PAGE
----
Highest adult abundance coincided with full and last quarter lunar phases. Lunar phase affects when males are more likely to sing during the day in Abrolhos (Sousa-Lima & Clark, 2008). In Angola, lunar phase affects the relative abundance of singers (Cerchio et al., 2014), the authors detecting fewer singers during full moon than at new moon. Humpback whale singers are often characterized by slow-moving individuals (Tyack & Whitehead, 1983; Spitz et al., 2002; Noad & Cato, 2007) and thus less likely to be detected by visual surveys (Noad & Cato, 2007) when compared with passive acoustic monitoring (Frankel et al., 1995; Noad & Cato, 2007). One of the possible reasons for differences in number of whales counted by us during the new moon could be that the behaviour of singing males makes them harder to be detected from a land-based observation station, and we might have underestimated the number of adults by missing singers during the new moon. Alternatively, maybe the song keeps other acoustic competitors further away, consequently leading to the presence of a smaller number of individuals, or the low densities lead to males singing more to attract females. Studies on the abundance of singers in the area may elucidate these findings.

The number of calves increased throughout the season, the same pattern observed in Abrolhos, where the number of calves varied with the number of adults and the Julian day (Morete et al., 2003). Surprisingly, the number of calves did not increase from 2014 to 2015, differing from what was observed for adults. Morete et al. (2008) surveyed the Abrolhos Archipelago for 7 years, and noted an increase in the number of adults but the number of calves remained the same, and only increased significantly in the last year sampled. During the same years, Morete et al. (2007) did not find evidence that the number of adults in the groups observed in Abrolhos increased over the years, concluding that females with calves could be using different areas or that the number of calves would be the result of falling birth rates. Clapham (1996) suggests that reproductive rates may be affected by food availability, as was also proposed by Seyboth et al. (2016) for reproductive success of the southern right whales. Therefore, the constant number of calves observed between 2014 and 2015 could be a result of lower food availability in the 2014/2015 summer feeding ground or a change in preferred calving area by females in 2015.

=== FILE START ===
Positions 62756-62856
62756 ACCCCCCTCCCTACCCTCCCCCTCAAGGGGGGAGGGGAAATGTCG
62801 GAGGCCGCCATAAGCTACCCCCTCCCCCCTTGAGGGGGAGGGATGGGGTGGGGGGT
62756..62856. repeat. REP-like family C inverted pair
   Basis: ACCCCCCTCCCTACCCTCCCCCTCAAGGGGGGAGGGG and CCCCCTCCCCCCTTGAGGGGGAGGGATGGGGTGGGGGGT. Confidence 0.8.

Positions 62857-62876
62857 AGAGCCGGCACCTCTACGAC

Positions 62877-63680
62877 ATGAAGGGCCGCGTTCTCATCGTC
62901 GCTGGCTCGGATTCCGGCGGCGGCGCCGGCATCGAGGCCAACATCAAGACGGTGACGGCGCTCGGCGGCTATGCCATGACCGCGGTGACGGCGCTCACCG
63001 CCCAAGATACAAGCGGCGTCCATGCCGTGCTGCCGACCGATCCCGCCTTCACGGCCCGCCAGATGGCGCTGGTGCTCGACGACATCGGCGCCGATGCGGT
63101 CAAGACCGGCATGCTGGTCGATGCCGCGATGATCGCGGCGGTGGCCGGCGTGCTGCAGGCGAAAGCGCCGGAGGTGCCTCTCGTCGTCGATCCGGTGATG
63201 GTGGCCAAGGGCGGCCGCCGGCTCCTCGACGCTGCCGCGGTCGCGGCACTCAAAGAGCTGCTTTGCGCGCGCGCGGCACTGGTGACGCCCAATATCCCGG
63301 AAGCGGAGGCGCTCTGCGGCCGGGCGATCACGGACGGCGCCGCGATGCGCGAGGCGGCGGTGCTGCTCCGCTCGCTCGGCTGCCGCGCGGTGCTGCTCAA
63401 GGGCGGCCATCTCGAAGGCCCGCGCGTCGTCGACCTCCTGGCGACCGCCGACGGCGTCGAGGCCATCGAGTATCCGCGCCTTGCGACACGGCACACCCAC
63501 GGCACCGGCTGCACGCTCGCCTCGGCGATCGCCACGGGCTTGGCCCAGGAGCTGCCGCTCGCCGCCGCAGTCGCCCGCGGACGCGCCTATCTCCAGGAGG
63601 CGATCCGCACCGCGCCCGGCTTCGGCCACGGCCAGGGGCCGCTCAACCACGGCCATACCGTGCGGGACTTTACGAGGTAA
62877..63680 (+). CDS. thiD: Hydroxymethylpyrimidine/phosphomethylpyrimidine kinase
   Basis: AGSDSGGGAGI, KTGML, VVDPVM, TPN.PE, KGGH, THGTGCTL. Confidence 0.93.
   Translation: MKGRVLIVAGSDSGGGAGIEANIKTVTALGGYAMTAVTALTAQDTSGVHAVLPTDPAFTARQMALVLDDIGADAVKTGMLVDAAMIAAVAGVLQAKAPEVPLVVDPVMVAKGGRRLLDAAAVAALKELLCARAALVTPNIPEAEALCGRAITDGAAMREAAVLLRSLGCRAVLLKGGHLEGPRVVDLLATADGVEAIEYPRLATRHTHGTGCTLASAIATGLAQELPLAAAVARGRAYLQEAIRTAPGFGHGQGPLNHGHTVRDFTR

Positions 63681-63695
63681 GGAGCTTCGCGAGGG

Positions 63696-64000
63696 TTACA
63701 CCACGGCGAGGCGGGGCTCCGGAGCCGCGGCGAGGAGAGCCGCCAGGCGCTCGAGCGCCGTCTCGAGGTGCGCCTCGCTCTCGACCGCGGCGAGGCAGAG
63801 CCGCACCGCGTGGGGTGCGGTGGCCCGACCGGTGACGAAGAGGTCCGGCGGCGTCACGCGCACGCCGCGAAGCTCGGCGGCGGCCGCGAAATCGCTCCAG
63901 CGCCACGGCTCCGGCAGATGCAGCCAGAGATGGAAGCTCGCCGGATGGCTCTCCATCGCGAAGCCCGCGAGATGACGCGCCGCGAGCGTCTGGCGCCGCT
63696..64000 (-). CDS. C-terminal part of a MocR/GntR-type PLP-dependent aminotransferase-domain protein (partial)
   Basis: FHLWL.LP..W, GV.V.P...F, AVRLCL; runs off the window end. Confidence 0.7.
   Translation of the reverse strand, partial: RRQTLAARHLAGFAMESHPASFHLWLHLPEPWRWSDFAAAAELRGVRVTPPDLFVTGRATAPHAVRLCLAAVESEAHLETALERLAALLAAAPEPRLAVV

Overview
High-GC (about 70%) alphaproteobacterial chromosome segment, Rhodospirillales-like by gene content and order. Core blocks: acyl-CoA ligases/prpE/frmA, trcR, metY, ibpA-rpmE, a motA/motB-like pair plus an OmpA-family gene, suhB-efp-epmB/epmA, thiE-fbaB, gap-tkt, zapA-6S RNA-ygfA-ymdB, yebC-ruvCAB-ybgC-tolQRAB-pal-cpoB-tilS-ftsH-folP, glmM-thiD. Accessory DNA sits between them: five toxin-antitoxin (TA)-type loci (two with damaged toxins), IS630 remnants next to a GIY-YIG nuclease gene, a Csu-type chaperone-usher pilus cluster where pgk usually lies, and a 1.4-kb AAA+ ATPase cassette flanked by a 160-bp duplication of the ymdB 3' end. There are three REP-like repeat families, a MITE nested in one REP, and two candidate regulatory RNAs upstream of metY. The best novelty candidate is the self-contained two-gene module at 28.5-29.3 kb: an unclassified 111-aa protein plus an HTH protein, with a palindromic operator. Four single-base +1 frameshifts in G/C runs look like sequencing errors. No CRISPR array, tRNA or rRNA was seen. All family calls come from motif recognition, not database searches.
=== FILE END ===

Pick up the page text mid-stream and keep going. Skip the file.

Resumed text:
Bad weather conditions that result in high sea state levels (Beaufort scale) may reduce whale detection probability (Corkeron et al., 1994). Nonetheless, when observations were restricted to sea state up to Beaufort level 4, the number of adults and the number of calves sighted in Serra Grande were not affected. Smultea (1994) had a limit for data collection of up to Beaufort 3 and also did not find any effect of sea state on detection rates. Frankel & Clark (2002) found that the sighting rate was negatively affected by the sea state when working up to Beaufort 6, and noted this effect particularly applied in offshore areas. There is a trade-off between the amount of data collected (considering higher sea state levels) and quality and reliability of sightings (missed detections).

Social organization and habitat use

Distribution of whales varied throughout the season, with groups using waters closer to the coast as the season progresses, as also observed in Western Australia by Jenner et al. (2001), who suggested that the migratory route from the feeding areas to the calving ground would be further away from the coast and the path back to the feeding ground would be closer to the coast. The same pattern may be occurring off Serra Grande. Also, another reason that could explain this approximation is the spatial segregation of groups with and without calves that was identified in Serra Grande. The increase in the number of calves after the peak of the season may have caused the groups to stay closer to the coast as the season progressed.

Coastal areas such as Serra Grande, where the shelf break is closer to shore and depth changes abruptly, lead to more concentration of mother and calf groups than areas where depth varies gradually, such as off islands and archipelagos. In Serra Grande, the difference in mean depth between the sightings of groups with and without calves is around 10 m, and in Abrolhos is smaller than 5 m (Martins et al., 2001), where mean depth is 30 m, perhaps allowing escorts to have easier access to mothers and calves. Different habitat conditions across the range of humpback whales in Brazil may lead to differences in habitat use and social organization as observed in other populations (Félix & Botero-Acosta, 2011).